Let the food fight begin.

  • Report this Comment On April 30, 2009, at 7:01 AM, inverbrass wrote:

    I agree with Sembo 1 and Guillaume. A great deal of prose with very little information. Why not just buy "Shamwow". You can order now and get a second one free.

  • Report this Comment On April 30, 2009, at 7:36 AM, ejhejh wrote:

    I agree with the comments about the constant teasers from the Fools. I bought my subscription only to find that your information is spread between a seemingly endless number of related publications that promise more and more great insights that I just can't live without. But I'm guessing that when I start adding on subscriptions, I'll just get more teasers. How about putting it all into one publication with one subscription rate. That way I can find out how to retire, how to buy caps, how to stay ahead of the tech curve, etc. Without getting hit up for more and more and more.

  • Report this Comment On April 30, 2009, at 7:42 AM, Hebmeister wrote:

    The only major investing mistake I made in the last year was subscribing to Fools, since all I get is teasers and invitation to spend more money. I certainly learned my lesson...

  • Report this Comment On April 30, 2009, at 8:14 AM, gypsyrosetrader wrote:

    I also, invested in one of the "fools" newsletters "rule your retirement"...now my motto is...."only a fool would invest with the fools"

  • Report this Comment On April 30, 2009, at 3:31 PM, randytrain wrote:

    I also feel "foolish." I recently spent the 79.00 for the important info promised by the Motley bunch, only to read and read and read and finally find out they want me to subscribe to yet another newsletter, etc., to find out what I need to know. I noticed when I subscribed it said "I will automatically be resubscribed" at the end of one year. NO I WON'T...

  • Report this Comment On April 30, 2009, at 4:30 PM, TMFKopp wrote:

    I certainly appreciate so many people taking the time to provide feedback, but frankly I'm a little confused by the responses.

    What exactly is it about this article that is a "teaser?" Yes, there is a suggestion at the end that you may want to check out Hidden Gems, but whether or not you actually do try HG doesn't impact at all your ability to use the rest of the information that's presented in the article.

    If you've gotten this far and you're thinking of it as some sort of teaser, I'd encourage you to go back and read again. There are three tips that have helped me become a better investor, and you can take those tips and put them to work whether or not you even read the two small paragraphs about Hidden Gems.

    Matt

  • Report this Comment On April 30, 2009, at 4:31 PM, wolfus wrote:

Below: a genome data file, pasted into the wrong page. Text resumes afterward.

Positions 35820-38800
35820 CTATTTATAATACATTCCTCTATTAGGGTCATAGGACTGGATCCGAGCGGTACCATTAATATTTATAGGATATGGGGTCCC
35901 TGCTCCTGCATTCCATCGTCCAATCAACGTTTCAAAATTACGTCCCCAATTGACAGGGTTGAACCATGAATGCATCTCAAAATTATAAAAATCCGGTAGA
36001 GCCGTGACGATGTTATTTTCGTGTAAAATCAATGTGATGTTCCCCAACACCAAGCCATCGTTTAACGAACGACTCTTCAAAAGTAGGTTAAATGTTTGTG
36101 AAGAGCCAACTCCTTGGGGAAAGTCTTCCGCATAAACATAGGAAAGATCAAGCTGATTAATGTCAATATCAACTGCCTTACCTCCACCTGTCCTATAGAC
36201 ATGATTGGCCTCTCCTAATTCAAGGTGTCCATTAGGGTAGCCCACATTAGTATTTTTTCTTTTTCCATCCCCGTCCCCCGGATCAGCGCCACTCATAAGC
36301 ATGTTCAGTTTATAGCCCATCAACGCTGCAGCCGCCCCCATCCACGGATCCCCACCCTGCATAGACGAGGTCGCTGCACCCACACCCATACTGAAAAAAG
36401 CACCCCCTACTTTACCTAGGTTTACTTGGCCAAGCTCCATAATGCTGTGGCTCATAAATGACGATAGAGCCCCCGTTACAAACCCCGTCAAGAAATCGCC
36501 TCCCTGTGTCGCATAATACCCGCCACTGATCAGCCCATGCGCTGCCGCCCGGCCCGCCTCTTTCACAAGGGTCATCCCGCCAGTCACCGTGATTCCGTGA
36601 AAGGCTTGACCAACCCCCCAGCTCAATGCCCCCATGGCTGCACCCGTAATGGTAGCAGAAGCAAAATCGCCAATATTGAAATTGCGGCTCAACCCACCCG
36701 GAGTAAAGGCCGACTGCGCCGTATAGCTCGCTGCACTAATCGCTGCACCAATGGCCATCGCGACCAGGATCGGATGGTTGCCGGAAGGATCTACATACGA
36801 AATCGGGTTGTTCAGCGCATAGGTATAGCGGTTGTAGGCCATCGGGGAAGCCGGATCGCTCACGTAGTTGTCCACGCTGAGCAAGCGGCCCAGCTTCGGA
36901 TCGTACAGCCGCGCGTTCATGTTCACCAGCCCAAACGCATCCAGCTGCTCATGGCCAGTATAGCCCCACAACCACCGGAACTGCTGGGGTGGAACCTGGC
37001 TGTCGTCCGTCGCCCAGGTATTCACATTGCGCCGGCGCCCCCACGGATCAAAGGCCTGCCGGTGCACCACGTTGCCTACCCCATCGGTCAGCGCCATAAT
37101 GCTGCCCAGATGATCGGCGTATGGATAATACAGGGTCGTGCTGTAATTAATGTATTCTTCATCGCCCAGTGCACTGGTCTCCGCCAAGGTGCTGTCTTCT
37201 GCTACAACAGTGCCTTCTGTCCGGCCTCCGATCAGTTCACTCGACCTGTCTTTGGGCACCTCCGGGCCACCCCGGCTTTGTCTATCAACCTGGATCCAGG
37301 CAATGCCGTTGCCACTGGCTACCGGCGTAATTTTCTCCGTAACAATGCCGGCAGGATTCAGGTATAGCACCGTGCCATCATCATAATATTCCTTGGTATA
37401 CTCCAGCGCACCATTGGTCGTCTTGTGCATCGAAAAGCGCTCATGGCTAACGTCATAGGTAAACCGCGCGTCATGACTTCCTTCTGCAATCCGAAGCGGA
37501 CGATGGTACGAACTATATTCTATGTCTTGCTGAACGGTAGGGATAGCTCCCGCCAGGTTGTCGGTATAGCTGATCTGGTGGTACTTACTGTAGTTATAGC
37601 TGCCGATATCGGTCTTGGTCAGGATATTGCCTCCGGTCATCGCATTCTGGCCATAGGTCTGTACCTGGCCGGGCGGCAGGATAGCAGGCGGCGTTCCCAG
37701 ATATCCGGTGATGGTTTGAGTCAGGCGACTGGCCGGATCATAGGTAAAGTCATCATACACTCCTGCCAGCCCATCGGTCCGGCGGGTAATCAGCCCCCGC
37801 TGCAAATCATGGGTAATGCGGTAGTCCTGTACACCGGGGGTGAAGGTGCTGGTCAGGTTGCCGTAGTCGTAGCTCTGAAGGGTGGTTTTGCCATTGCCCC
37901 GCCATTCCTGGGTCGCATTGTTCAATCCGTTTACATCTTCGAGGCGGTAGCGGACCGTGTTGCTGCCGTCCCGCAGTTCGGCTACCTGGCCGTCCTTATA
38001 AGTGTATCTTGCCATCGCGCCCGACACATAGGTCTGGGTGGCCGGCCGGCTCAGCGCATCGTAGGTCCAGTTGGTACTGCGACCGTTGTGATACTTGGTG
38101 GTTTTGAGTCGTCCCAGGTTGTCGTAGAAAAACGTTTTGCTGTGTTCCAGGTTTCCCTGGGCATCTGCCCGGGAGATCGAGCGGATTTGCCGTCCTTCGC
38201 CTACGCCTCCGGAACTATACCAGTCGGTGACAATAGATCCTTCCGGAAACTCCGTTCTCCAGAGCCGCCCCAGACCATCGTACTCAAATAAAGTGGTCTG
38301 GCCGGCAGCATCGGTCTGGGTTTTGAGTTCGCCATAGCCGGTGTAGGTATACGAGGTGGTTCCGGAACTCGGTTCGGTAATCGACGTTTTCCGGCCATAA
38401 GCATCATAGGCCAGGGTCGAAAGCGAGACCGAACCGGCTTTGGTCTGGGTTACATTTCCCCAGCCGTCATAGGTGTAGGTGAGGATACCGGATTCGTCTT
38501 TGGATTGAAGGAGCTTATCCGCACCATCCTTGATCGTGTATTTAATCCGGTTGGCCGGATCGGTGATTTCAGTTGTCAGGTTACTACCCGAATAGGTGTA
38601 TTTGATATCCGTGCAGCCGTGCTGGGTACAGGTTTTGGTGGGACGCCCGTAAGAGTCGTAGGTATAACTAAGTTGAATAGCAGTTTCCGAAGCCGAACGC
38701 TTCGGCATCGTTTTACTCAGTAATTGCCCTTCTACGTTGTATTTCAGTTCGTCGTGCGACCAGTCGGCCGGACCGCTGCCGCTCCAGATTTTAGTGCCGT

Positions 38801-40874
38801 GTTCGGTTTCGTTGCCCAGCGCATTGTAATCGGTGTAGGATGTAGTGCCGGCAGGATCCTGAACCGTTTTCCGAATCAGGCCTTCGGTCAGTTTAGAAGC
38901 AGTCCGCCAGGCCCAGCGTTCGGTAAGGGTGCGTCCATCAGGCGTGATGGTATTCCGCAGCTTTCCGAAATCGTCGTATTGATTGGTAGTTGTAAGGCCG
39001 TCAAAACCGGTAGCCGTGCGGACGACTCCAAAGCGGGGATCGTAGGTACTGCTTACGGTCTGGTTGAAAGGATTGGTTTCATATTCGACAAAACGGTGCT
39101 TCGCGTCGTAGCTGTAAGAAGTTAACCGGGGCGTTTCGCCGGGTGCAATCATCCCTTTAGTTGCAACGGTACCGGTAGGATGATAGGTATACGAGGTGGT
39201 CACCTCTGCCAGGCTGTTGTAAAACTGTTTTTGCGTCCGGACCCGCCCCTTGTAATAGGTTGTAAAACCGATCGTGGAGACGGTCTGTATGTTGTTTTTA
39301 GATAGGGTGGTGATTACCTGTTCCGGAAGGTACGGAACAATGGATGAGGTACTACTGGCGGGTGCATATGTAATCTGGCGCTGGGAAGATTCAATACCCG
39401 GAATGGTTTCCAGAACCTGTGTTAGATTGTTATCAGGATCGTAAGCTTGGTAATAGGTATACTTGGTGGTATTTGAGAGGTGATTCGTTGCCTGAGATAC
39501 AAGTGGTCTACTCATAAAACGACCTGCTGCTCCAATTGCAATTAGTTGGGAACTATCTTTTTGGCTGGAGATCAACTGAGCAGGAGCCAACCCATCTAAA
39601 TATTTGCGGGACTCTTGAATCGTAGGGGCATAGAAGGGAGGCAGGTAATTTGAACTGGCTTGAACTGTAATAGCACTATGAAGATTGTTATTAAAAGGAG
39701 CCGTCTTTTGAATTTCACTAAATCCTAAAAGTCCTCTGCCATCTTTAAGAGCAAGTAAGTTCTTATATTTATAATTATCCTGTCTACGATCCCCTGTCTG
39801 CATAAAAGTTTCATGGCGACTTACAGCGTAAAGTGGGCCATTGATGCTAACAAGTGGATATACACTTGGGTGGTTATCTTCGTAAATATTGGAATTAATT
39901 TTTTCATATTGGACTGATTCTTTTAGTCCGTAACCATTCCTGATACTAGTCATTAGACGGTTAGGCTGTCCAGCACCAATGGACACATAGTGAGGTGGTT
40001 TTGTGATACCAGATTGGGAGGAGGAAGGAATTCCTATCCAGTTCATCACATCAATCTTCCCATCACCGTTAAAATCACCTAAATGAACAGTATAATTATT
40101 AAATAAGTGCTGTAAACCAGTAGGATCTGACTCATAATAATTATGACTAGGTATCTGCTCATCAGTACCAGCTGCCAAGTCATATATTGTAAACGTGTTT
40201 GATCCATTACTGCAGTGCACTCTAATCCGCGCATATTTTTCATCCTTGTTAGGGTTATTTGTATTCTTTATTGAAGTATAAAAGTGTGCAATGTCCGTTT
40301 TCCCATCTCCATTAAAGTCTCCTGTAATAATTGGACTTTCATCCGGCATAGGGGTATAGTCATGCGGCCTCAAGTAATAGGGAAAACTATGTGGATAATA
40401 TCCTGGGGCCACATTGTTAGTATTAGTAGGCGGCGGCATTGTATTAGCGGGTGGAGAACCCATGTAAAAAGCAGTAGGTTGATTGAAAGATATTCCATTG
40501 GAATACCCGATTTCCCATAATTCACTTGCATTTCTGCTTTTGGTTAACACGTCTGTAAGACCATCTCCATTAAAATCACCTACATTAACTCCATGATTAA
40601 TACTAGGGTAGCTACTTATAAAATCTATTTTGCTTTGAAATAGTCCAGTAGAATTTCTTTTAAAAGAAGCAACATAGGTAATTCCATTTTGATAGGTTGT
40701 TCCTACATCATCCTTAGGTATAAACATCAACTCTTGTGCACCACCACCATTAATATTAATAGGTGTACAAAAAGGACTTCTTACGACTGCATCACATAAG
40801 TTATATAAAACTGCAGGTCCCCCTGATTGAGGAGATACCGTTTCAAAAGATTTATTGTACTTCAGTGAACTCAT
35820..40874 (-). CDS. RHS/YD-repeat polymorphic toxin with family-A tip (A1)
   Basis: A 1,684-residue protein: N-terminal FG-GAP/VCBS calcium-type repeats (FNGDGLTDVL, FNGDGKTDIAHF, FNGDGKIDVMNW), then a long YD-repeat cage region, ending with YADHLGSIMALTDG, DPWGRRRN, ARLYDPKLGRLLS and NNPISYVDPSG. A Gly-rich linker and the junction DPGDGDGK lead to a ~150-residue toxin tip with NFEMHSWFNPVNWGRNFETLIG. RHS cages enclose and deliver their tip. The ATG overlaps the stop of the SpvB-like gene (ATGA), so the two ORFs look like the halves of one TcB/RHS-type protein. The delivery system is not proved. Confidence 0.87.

I've had enough of your 5 page teasers that ask for more money on the last page. This is advanaced notice that I do not want my subscription renewed.

  • Report this Comment On April 30, 2009, at 4:42 PM, dbjella wrote:

    TMFKopp -

    I think these people are pulling your leg. Your article is fine and has good insight.

    I think the teaser posters are referring to the links inside the article that describe the Hidden Gems service.

  • Report this Comment On April 30, 2009, at 9:43 PM, mdg40 wrote:

    I get a chuckle out of reading the comments on some of these articles, they want to be told what to do, without doing their homework, then get mad when it doesn't pan out for them! These are just suggestions people! Nobody can tell you how the market is going to move, they are just giving you more insight into these companies. I personally have done very well with the information the Fool provides, but I take it as 1 view along with others before I make my decision. I have my reasons for making my investments and have no one to blame if it doesn't work! I think this article like most of the articles is very well written!

  • Report this Comment On April 30, 2009, at 9:48 PM, nofoolingforme wrote:

    I subscribed to three of your newletters including the expensive Million Dollar Portfolio. (You need to change the name of that as it is now worth only a few hundred thousand). Your advise has been run-of-the mill at best and i lost alot of money by following it. I have done well on the other investments that I made based on my own research and common sense. You keep on bragging about those few investments that have done well but we rarely hear about the ones that haven't. For example, on your advice that it was not as exposed to bad loans as the other banks and was worth $40, I bought Allied Irish Banks at $20, then $16, then $5. I haven't heard anything about it from you guys lately. Could that be because it flopped and is now worth around $2. One by one I am getting out of your newsletters. You should give all of us some free subscriptions because you have steered us so wrong, but I'm sure you don't have the integrity to do so. You got several hundred dollars of mine but I won't be fooling around with you again. Thanks for the miseries.

  • Report this Comment On April 30, 2009, at 9:52 PM, jdeslaur wrote:

    I view these freebies like the snacks at costco, you get a taste but if you want a meal you gotta pay! Yet there are enough tastes to make a meal you just gotta work at it.

  • Report this Comment On May 01, 2009, at 1:43 AM, samsonrodriguez wrote: